Few people took Fleischmann seriously, and his research terminated when funding from Toyota was cut off. He moved back to England and retired, while Pons reportedly became embittered and ceased working in the field.
Today, a handful of laboratories still pursue cold fusion, but their work remains largely ignored.
I knew nothing about it myself until Eugene Mallove, the former science writer from MIT, sent me a copy of a book he had written titled Fire from Ice, which provided an excellent factual summary.
But Mallove also edits Infinite Energy, a magazine which Arthur C. Clarke had helped to fund; and this turned out to be a wild grab bag of eye-popping assertions and evangelistic rants against the establishment.
In the March-June issue, for instance, an article was headlined:. Low-Energy Bulk-Process Alchemy One-Tenth Gram of Thorium Becomes Titanium and Copper Most Sacrosanct Principles of Physics Overturned.
At the same time, buried among the far-fetched claims were rigorous reports from credentialed scientists. The result was schizophrenic, like a collision between American Journal of Physics and Weekly World News.
When I saw that the Seventh International Conference on Cold Fusion would be held in Vancouver within a few weeks, I decided to go there to find out for myself just how wacky these cold fusionists would turn out to be.
In a huge, grandiose convention center I found about extremely conventional-looking scientists, almost all of them male and over In fact some seemed over 70, and I realized why: The younger ones had bailed years ago, fearing career damage from the cold fusion stigma.
I sat through four days of highly technical presentations and was amazed by the quantity of the work, its quality, and the credentials of the people pursuing it.
A few obvious pseudoscientists, promoting their ideas in an adjoining room used for poster sessions, were politely ignored. Stanley Pons, now in his mids, did not attend, but Martin Fleischmann was there, pacing impatiently, as bad-tempered as a snapping turtle - though he could be charming when he felt like it.
He looked younger than his 71 years, with a stocky build, a pink complexion, and long hair hanging behind a balding pate.
Eyeing me with amusement through gold wire-framed glasses, he entertained himself by avoiding most of my questions. I asked why his lab in the south of France had lost its funding.
Do you imagine the seven sisters [the world's top oil companies] want it? Does it fit into any idea of macroeconomics or microeconomics? I don't think so.
And do you really think that the Department of Defense wants electrochemists producing nuclear reactions in test tubes? I liked his defiant, gadfly style, but his habit of answering questions with questions wasn't very helpful, so I chatted briefly with John Bockris.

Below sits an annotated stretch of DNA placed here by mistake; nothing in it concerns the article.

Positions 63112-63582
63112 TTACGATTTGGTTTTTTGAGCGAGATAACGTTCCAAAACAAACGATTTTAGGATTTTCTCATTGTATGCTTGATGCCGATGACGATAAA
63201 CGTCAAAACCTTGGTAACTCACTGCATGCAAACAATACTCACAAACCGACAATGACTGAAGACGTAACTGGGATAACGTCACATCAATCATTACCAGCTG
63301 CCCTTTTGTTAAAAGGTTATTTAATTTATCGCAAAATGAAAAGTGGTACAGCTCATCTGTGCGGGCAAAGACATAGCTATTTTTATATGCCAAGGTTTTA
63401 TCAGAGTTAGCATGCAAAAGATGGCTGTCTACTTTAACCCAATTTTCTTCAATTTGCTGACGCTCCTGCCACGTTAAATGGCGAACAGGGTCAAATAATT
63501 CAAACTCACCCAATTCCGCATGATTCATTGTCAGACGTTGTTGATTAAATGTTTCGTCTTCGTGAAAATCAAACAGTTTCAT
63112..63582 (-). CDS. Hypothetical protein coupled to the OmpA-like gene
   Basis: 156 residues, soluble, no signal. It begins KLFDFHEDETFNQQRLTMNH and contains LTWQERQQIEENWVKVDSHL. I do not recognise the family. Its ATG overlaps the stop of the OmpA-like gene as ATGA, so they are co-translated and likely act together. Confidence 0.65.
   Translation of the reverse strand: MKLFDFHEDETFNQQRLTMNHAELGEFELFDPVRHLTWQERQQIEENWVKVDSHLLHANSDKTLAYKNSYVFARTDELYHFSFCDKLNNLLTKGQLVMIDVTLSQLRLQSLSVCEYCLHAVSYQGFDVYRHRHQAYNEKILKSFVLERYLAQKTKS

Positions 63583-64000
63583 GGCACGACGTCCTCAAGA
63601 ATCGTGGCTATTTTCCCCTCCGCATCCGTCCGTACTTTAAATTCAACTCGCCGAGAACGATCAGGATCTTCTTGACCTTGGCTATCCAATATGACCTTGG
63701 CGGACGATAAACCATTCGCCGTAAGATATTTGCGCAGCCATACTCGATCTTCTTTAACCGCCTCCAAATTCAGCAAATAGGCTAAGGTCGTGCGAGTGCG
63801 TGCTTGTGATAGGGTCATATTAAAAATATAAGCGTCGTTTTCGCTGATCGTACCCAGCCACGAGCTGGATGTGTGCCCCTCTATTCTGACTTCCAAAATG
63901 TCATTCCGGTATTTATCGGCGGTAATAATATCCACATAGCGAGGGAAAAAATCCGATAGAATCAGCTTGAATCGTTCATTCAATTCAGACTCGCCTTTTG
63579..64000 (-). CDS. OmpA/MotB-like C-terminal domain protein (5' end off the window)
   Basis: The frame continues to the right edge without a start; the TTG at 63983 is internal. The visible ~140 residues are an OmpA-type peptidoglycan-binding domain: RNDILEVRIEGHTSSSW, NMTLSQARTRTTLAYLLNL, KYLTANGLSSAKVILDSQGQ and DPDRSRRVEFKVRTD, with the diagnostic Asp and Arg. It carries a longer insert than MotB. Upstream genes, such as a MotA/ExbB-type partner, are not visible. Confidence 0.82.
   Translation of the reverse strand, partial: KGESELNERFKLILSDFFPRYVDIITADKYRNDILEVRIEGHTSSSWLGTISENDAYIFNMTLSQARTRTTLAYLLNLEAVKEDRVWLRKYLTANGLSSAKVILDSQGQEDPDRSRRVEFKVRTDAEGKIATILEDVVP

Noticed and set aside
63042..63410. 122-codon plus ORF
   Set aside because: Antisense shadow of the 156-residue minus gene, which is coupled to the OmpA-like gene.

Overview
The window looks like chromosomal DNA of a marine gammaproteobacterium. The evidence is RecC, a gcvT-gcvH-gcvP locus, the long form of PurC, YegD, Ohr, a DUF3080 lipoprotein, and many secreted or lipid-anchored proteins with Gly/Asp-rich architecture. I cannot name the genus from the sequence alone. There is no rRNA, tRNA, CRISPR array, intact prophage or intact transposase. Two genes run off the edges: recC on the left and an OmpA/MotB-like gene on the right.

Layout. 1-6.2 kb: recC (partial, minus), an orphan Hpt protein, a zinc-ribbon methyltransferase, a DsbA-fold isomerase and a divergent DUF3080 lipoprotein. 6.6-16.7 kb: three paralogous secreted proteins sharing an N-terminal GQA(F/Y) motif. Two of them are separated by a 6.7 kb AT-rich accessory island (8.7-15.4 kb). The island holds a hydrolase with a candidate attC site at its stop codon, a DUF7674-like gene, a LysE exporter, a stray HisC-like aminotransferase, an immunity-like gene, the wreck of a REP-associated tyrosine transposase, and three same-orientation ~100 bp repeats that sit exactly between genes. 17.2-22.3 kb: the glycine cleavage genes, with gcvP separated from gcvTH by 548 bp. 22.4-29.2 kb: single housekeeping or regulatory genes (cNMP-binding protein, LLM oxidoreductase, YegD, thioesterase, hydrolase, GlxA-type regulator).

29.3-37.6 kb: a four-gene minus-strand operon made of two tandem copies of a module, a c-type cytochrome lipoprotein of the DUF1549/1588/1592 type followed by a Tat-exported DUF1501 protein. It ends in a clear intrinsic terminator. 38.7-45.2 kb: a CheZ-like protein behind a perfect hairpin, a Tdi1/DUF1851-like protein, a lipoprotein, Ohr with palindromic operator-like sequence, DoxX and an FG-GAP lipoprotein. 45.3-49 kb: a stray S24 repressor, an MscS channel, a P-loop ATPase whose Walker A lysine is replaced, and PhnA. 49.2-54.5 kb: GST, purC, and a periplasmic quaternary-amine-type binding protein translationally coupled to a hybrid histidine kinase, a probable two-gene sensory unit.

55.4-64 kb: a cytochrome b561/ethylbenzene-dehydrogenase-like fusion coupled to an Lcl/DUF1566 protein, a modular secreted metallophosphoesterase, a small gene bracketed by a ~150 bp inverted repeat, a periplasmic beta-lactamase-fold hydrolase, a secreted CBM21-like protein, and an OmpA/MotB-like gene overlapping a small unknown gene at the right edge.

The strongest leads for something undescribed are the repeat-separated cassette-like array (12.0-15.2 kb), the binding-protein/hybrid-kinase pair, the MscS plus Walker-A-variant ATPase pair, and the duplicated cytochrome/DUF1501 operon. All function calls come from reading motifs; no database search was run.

Sharp-profiled, slightly bent with age, he moved from one exhibit of research results to the next with the fastidious, perfectionist eye of a watchmaker, tut-tutting over tiny discrepancies or unsupported hypotheses.
Supposedly, this was the man who had either committed fraud, or allowed his grad student to do so. Finally I talked to Dan Cavicchio, a multimillionaire whose New Energy Partners VC fund has raised venture capital for commercial applications of cold fusion.
Soft-spoken and low-key, with a neat haircut and a conservative suit, Cavicchio told me that in the late s he made a fortune by buying companies that had good technology but were poorly managed.
When his partner left, Cavicchio looked around, found cold fusion, and became convinced that it was real.
This was a once-in-a-lifetime opportunity to get involved with something that's going to change the earth, it's going to be so big. Of course, scientists outside the conference would have laughed at these ambitions - if they'd had any way of knowing about them.
As far as I could tell, I was the only mainstream journalist who bothered to attend. To the outside world, it didn't exist.
I found myself faced with an impossible choice: Either chemists and physicists had spent the past nine years doing incompetent experiments and engaging in full-blown self-delusion, or a genuine discovery of great importance had been discredited so thoroughly, some ornery retirees and tenured professors were the only ones who still had the courage even to mention it.
On a quiet backstreet near El Camino Real, a profusion of trees screens a sprawling complex of '60s-style buildings.